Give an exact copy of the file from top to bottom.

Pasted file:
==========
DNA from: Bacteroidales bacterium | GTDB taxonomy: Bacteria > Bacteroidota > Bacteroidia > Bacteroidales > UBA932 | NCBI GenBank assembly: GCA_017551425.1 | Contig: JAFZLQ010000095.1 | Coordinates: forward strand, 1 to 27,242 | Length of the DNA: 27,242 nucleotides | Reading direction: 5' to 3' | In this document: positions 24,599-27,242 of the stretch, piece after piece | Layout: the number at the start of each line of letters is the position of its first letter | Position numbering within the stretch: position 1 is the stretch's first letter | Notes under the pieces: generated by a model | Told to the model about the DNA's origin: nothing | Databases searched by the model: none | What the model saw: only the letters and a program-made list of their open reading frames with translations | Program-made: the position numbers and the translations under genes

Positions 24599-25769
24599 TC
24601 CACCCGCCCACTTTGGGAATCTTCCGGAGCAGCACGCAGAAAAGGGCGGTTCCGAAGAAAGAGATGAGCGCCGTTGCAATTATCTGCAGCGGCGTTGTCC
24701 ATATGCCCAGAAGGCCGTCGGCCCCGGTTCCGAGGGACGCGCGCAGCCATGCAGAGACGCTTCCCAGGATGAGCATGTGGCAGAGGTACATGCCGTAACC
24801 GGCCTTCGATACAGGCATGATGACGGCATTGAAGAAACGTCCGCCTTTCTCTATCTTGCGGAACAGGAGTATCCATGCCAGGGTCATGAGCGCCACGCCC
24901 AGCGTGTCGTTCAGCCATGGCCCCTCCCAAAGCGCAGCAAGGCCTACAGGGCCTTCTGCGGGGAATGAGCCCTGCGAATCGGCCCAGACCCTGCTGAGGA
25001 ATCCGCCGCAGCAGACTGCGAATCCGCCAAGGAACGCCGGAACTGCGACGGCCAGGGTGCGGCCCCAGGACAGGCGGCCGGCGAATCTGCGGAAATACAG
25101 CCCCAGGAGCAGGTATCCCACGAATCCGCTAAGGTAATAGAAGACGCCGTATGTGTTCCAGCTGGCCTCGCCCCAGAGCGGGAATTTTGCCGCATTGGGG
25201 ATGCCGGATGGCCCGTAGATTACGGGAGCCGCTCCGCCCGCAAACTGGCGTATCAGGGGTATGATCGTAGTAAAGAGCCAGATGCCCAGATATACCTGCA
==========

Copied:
DNA from: Bacteroidales bacterium | GTDB taxonomy: Bacteria > Bacteroidota > Bacteroidia > Bacteroidales > UBA932 | NCBI GenBank assembly: GCA_017551425.1 | Contig: JAFZLQ010000095.1 | Coordinates: forward strand, 1 to 27,242 | Length of the DNA: 27,242 nucleotides | Reading direction: 5' to 3' | In this document: positions 24,599-27,242 of the stretch, piece after piece | Layout: the number at the start of each line of letters is the position of its first letter | Position numbering within the stretch: position 1 is the stretch's first letter | Notes under the pieces: generated by a model | Told to the model about the DNA's origin: nothing | Databases searched by the model: none | What the model saw: only the letters and a program-made list of their open reading frames with translations | Program-made: the position numbers and the translations under genes

Positions 24599-25769
24599 TC
24601 CACCCGCCCACTTTGGGAATCTTCCGGAGCAGCACGCAGAAAAGGGCGGTTCCGAAGAAAGAGATGAGCGCCGTTGCAATTATCTGCAGCGGCGTTGTCC
24701 ATATGCCCAGAAGGCCGTCGGCCCCGGTTCCGAGGGACGCGCGCAGCCATGCAGAGACGCTTCCCAGGATGAGCATGTGGCAGAGGTACATGCCGTAACC
24801 GGCCTTCGATACAGGCATGATGACGGCATTGAAGAAACGTCCGCCTTTCTCTATCTTGCGGAACAGGAGTATCCATGCCAGGGTCATGAGCGCCACGCCC
24901 AGCGTGTCGTTCAGCCATGGCCCCTCCCAAAGCGCAGCAAGGCCTACAGGGCCTTCTGCGGGGAATGAGCCCTGCGAATCGGCCCAGACCCTGCTGAGGA
25001 ATCCGCCGCAGCAGACTGCGAATCCGCCAAGGAACGCCGGAACTGCGACGGCCAGGGTGCGGCCCCAGGACAGGCGGCCGGCGAATCTGCGGAAATACAG
25101 CCCCAGGAGCAGGTATCCCACGAATCCGCTAAGGTAATAGAAGACGCCGTATGTGTTCCAGCTGGCCTCGCCCCAGAGCGGGAATTTTGCCGCATTGGGG
25201 ATGCCGGATGGCCCGTAGATTACGGGAGCCGCTCCGCCCGCAAACTGGCGTATCAGGGGTATGATCGTAGTAAAGAGCCAGATGCCCAGATATACCTGCA